Carrolee Barlow, MD, PhD

    Chief Executive Officer
    Parkinson’s Institute and Clinical Center

    Carrolee Barlow, MD, PhD is a renowned expert in neuroscience and neurodegeneration. She is the Parkinson’s Institute and Clinical Center’s Chief Executive Officer (CEO). She joined the Parkinson’s Institute in February 2014 and is one of only two CEO’s who have run the organization since it was founded in 1988 by Dr. J. W. Langston.

    Dr. Barlow’s career has focused on clinical care, laboratory and clinical research, academia, and industry. She is the founder and former Chief Scientific Officer and Chief Medical Officer of Br`ainCells, Inc. in San Diego, California, a biotechnology company focused on the discovery and development of small molecules that stimulate adult hippocampal neurogenesis for the treatment of neurological and psychiatric disease using human neural stem cell technology. Prior to BrainCells, Dr. Barlow was a professor at Salk Institute for Biological Studies, running a lab that used animal models to study neuro-diseases, and eventually helping to establish the field of neurogenomics. She then supervised neuroscience biology, global exploratory, licensing, and full phase efforts as the Director of Molecular Neuroscience and the Therapeutic Area Head for Stroke and Neurodegeneration at Merck Research Laboratories. Moreover, she serves as an advisory board member for several biotechnology companies and disease foundations.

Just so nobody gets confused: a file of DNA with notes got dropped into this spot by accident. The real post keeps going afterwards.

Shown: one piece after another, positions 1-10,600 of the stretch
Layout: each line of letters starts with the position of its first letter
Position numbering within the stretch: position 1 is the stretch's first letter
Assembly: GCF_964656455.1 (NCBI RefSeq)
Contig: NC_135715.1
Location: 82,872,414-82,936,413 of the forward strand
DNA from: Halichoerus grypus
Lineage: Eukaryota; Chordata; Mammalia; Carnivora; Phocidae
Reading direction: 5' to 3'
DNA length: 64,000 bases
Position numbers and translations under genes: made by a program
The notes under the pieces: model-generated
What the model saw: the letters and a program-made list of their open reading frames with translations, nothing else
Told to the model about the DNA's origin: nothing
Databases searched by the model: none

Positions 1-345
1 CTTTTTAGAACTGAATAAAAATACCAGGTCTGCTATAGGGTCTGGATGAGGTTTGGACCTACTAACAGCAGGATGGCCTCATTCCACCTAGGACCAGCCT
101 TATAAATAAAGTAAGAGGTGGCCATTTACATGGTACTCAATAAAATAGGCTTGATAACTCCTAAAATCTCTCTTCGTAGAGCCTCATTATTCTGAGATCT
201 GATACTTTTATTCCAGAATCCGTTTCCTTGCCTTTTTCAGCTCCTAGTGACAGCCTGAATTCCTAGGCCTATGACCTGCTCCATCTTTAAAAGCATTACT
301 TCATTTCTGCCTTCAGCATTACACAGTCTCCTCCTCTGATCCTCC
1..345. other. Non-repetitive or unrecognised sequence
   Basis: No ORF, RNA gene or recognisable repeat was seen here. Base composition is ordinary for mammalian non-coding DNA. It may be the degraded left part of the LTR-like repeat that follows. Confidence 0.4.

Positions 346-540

Dr. Barlow received her MD from the University of Utah and completed her residency in Internal Medicine at The New York Hospital, Cornell Medical Center. She went on to obtain a PhD in molecular and developmental biology at the Karolinska Medical Nobel Institute in Stockholm, Sweden. Shortly thereafter, she joined the National Institute of Health and completed medical sub-specialty training in the field of endocrinology and a postdoctoral fellowship in neurogenetics at the National Human Genome Research Institute.

    Dr. Barlow’s goal is to find solutions and treatments for Parkinson’s disease in the same way she has done with other diseases. Working with the FDA and others, she is finding ways to transform clinical studies for neurodegenerative diseases by evaluating the science and designing studies in a way that turns research into new treatments.